In this op-ed, Mia M., a 17-year-old Texas high school student and part of the Youth Voices program at It Gets Better, recalls their coming out story and offers tips for other LGBTQ+ youth for National Coming Out Day. Mia’s last name is being withheld for privacy.
Life in my early teens was pretty hard. From the outside, it seemed I had it pretty good: a loving family, good friends, and a safe and supportive school community. But inside, I was battling extreme feelings of grief, confusion, and sadness. On top of puberty, I was entering a new identity crisis involving my gender, sexuality, and religion, which turned my sense of self completely upside down.
Were the warm, fuzzy feelings for my friend just platonic or were they something more? Why did I never share my “boy crush” at sleepovers? I liked to dress in pink and do my makeup, but any label I tried using to define my identity felt wrong.
On top of these thoughts, I was often confused about the messages of Islam and religion, like that not being heterosexual may be considered haram, or a sin. I often heard from my community that it was okay to have thoughts about being queer, but acting on it was forbidden.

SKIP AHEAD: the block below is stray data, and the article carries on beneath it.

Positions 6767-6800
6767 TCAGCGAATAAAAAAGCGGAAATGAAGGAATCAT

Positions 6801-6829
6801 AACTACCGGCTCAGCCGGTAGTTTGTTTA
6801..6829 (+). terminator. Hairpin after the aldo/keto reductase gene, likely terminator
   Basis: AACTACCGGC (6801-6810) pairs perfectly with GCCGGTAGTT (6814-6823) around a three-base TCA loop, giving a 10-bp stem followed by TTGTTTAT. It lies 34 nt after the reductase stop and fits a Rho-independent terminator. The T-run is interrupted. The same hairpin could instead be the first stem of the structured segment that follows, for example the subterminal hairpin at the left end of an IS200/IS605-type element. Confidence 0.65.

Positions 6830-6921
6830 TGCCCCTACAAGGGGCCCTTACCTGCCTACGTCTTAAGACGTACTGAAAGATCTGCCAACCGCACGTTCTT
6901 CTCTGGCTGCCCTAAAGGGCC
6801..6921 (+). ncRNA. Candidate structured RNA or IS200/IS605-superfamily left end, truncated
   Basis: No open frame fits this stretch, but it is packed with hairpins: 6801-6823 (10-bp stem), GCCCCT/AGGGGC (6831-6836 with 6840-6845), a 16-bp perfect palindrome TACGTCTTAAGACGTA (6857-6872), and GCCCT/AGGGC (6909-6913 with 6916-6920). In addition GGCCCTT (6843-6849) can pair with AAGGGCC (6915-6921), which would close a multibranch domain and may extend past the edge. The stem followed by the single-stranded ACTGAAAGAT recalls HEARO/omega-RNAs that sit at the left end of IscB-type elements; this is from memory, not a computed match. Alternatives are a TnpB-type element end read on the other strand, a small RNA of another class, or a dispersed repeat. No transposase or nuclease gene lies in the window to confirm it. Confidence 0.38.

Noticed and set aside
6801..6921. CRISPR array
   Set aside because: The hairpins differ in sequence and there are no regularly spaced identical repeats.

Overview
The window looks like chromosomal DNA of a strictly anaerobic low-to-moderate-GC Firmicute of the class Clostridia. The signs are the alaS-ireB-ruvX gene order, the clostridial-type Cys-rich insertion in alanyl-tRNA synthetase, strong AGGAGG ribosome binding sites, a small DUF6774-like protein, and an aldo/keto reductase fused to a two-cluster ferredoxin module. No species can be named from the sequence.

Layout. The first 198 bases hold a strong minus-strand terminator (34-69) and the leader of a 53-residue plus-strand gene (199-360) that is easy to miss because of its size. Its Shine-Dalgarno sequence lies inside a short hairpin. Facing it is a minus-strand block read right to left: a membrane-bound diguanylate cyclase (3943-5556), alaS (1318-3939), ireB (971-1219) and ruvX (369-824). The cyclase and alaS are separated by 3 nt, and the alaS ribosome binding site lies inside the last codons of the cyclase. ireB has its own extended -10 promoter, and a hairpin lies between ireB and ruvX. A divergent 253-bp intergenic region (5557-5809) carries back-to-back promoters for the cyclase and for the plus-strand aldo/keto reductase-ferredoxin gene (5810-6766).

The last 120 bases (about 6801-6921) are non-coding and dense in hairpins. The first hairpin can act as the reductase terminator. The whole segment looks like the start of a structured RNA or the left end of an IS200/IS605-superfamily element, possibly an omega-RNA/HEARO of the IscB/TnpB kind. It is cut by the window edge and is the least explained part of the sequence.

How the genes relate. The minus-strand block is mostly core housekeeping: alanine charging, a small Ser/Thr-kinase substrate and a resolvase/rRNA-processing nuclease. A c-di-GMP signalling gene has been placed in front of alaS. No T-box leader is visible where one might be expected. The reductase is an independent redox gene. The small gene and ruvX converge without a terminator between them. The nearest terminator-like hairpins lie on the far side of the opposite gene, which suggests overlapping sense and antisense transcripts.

So, until high school, I tried to play the “good girl.” I got good grades, I said yes to boys who asked me to dances, and I never brought up my feelings about sexuality when my family asked if I had a boyfriend.
But the more I tried to hide, the more miserable I became — until I decided to tell my older sister Mikaela that I might be queer. With hugs and late-night talks, we came up with a plan to tell my parents. My sister held my hand as I gathered my family, explaining the feelings I was experiencing. There were a lot of tears (mostly from me), and my parents did not immediately understand my point of view. But over time, they’ve been able to see and support me for who I am.
Being a Black American, Muslim, and LGBTQ+ teen in Texas has been incredibly hard. I’ve experienced doubt and discrimination from all sides, often being told my identity is just a “phase.” I remember leaving my home absolutely scared for my life because of the outwardly homophobic and Islamophobic people who protested every day by the grocery store, shouting slurs and ugly words at anyone who dared pass by. I was horrified. How could people be so hateful and violent toward their own neighbor? But when I brought it up, people would say, “That’s just the way it is.”